Weighing about 2,000 pounds and powered exclusively by 10 sets of bicycle pedals, the Bricktown Bike Bar isn’t the fastest way to get around downtown Oklahoma City, but it might have the best refreshments.
With a nice tail wind, the bike bar can reach speeds of up to 10 mph, said Nick Oxford, manager of Bricktown Bike Bar.
“It’s 100 percent pedal-powered — there’s no motor on there,” Oxford said. “Some people say ‘there’s a motor, right?’ and some people are really excited to power the thing the whole time. Everyone always has a blast.”
The Bricktown Bike Bar recently began offering beer tours that feature a 30-minute guided beer tasting with a beer expert aboard the bike bar, as well as stops at Bricktown bars. Bar cyclists can order a beer flight for the tasting from the local liquor store Broadway Wine Merchants once the Bricktown Bike Bar tour has been booked. The flights include Oklahoma beer, as well as selections from national and international brewers like Chimay, Roughtail and Sierra Nevada.
The bike bar is owned by the Colorado company Denver Outdoor Media, which also operates four bike bars in Denver. The firm was looking to expand to other states and added the Oklahoma City bike bar last year.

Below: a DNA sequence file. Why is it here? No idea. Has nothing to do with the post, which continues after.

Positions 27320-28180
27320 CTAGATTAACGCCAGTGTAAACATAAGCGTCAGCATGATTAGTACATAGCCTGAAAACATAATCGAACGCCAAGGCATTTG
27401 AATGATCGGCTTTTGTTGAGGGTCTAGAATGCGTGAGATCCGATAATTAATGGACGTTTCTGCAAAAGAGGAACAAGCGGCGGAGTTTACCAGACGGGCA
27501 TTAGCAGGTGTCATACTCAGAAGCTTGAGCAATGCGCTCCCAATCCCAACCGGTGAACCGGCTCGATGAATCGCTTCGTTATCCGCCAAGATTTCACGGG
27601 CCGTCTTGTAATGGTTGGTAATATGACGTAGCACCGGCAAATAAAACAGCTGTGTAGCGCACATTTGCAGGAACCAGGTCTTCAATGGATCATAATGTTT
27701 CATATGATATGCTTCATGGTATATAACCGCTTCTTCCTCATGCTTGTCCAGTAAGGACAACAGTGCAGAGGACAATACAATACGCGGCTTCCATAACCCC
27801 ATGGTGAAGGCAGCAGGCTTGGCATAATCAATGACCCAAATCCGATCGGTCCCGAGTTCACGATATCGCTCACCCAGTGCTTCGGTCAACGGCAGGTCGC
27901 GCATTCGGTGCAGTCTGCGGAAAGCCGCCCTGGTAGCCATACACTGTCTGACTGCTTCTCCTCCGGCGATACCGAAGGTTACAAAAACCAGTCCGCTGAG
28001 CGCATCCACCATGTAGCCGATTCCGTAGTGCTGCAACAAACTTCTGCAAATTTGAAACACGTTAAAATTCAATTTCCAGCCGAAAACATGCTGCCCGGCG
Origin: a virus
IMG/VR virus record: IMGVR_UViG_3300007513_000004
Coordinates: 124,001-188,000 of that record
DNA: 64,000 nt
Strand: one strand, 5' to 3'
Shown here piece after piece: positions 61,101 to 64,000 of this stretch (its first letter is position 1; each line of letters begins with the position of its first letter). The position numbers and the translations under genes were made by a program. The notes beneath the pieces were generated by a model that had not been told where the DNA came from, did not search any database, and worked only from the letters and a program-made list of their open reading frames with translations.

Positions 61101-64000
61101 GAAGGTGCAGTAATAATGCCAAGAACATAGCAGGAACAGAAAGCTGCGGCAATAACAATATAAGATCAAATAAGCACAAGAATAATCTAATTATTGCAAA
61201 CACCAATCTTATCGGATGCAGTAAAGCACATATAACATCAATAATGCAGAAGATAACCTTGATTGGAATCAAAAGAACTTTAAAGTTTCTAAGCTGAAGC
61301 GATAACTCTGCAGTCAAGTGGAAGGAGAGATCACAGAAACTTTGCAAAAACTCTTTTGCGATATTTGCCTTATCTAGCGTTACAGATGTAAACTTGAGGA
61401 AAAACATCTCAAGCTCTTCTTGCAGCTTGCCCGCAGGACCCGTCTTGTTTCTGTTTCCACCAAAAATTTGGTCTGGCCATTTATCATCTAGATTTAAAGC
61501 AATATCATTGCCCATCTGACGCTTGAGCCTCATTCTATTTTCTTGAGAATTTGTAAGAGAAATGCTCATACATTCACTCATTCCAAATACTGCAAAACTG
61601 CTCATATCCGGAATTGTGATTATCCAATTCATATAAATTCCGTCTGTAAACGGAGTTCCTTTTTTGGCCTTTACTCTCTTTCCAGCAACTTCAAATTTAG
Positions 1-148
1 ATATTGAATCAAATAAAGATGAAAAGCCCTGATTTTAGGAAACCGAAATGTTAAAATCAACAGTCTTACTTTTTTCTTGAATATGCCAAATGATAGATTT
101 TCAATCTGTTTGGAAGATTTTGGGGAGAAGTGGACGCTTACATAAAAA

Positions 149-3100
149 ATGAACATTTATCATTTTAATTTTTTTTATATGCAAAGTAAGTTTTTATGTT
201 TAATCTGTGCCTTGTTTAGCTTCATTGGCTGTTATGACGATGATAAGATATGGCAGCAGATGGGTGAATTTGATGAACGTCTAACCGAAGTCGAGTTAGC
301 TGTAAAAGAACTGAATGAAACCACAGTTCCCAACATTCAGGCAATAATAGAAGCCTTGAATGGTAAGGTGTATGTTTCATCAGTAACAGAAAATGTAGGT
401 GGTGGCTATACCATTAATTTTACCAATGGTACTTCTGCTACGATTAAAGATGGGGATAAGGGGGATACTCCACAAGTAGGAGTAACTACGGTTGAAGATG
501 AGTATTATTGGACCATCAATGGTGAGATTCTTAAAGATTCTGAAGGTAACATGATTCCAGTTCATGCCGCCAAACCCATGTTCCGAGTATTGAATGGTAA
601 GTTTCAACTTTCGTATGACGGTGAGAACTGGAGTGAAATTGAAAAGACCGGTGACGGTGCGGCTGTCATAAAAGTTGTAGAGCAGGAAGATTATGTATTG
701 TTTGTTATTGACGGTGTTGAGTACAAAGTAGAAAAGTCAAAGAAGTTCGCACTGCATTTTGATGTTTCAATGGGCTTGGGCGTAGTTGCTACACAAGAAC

The bike bar has grown in popularity since it arrived in Oklahoma City and tours, which range in price from $295 to $370, are booking up on the weekends a week or two in advance.
Although many would-be cyclists have tried, the bike bar doesn’t make street-side stops to take on passengers like a bus or a taxi; tours must be booked in advance. The bike bar is considering adding the option for people to pay for individual seats on the bike bar this summer, Oxford said.
A regular bike tour includes about four 15-minute rides around Bricktown and three 20-minute stops at the bars of the riders’ choice, but the beer tours are longer and feature additional imbibing.
By the end of the 21/2-hour beer tour, participants will have tasted 15 to 20 beers and have pedaled about a mile and a half, but the distance varies with the preferences and abilities of each group, said tour guide and beer expert Danielle Higginbotham said.
Higginbotham’s tour groups have been a diverse bunch since she started working at the bike bar about a year ago, ranging from a group from a local Jazzercise class and a 60-year-old’s birthday party to a group of pro cyclists and even a member of the University of Oklahoma women’s soccer team.
“What I’ve found is that people by the end of it are really excited and not feeling like they have had too much — they’re really at a place where they are feeling very good,” she said.